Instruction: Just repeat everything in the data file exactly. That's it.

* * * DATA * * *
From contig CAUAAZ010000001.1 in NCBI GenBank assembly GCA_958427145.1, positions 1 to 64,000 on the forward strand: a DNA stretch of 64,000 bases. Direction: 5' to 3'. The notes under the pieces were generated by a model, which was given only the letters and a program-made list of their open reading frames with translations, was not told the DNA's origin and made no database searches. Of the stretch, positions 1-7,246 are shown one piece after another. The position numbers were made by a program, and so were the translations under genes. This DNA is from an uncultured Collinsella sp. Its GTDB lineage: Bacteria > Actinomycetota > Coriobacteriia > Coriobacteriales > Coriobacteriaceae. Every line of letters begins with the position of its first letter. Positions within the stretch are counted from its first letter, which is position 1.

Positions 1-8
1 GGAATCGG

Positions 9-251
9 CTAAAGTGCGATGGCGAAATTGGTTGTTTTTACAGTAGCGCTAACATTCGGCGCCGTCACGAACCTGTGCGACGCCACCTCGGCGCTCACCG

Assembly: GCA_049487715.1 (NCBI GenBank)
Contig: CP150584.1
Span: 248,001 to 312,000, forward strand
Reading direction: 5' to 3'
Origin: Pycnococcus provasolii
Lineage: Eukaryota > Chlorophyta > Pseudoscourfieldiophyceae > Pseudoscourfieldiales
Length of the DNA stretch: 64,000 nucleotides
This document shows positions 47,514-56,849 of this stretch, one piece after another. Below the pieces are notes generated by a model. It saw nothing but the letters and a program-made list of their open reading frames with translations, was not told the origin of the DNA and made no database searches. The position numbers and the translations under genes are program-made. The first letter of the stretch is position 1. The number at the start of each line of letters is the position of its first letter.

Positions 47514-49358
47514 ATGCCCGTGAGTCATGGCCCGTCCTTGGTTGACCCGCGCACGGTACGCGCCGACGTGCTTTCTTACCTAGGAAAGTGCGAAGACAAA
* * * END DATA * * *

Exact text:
From contig CAUAAZ010000001.1 in NCBI GenBank assembly GCA_958427145.1, positions 1 to 64,000 on the forward strand: a DNA stretch of 64,000 bases. Direction: 5' to 3'. The notes under the pieces were generated by a model, which was given only the letters and a program-made list of their open reading frames with translations, was not told the DNA's origin and made no database searches. Of the stretch, positions 1-7,246 are shown one piece after another. The position numbers were made by a program, and so were the translations under genes. This DNA is from an uncultured Collinsella sp. Its GTDB lineage: Bacteria > Actinomycetota > Coriobacteriia > Coriobacteriales > Coriobacteriaceae. Every line of letters begins with the position of its first letter. Positions within the stretch are counted from its first letter, which is position 1.

Positions 1-8
1 GGAATCGG

Positions 9-251
9 CTAAAGTGCGATGGCGAAATTGGTTGTTTTTACAGTAGCGCTAACATTCGGCGCCGTCACGAACCTGTGCGACGCCACCTCGGCGCTCACCG

Assembly: GCA_049487715.1 (NCBI GenBank)
Contig: CP150584.1
Span: 248,001 to 312,000, forward strand
Reading direction: 5' to 3'
Origin: Pycnococcus provasolii
Lineage: Eukaryota > Chlorophyta > Pseudoscourfieldiophyceae > Pseudoscourfieldiales
Length of the DNA stretch: 64,000 nucleotides
This document shows positions 47,514-56,849 of this stretch, one piece after another. Below the pieces are notes generated by a model. It saw nothing but the letters and a program-made list of their open reading frames with translations, was not told the origin of the DNA and made no database searches. The position numbers and the translations under genes are program-made. The first letter of the stretch is position 1. The number at the start of each line of letters is the position of its first letter.

Positions 47514-49358
47514 ATGCCCGTGAGTCATGGCCCGTCCTTGGTTGACCCGCGCACGGTACGCGCCGACGTGCTTTCTTACCTAGGAAAGTGCGAAGACAAA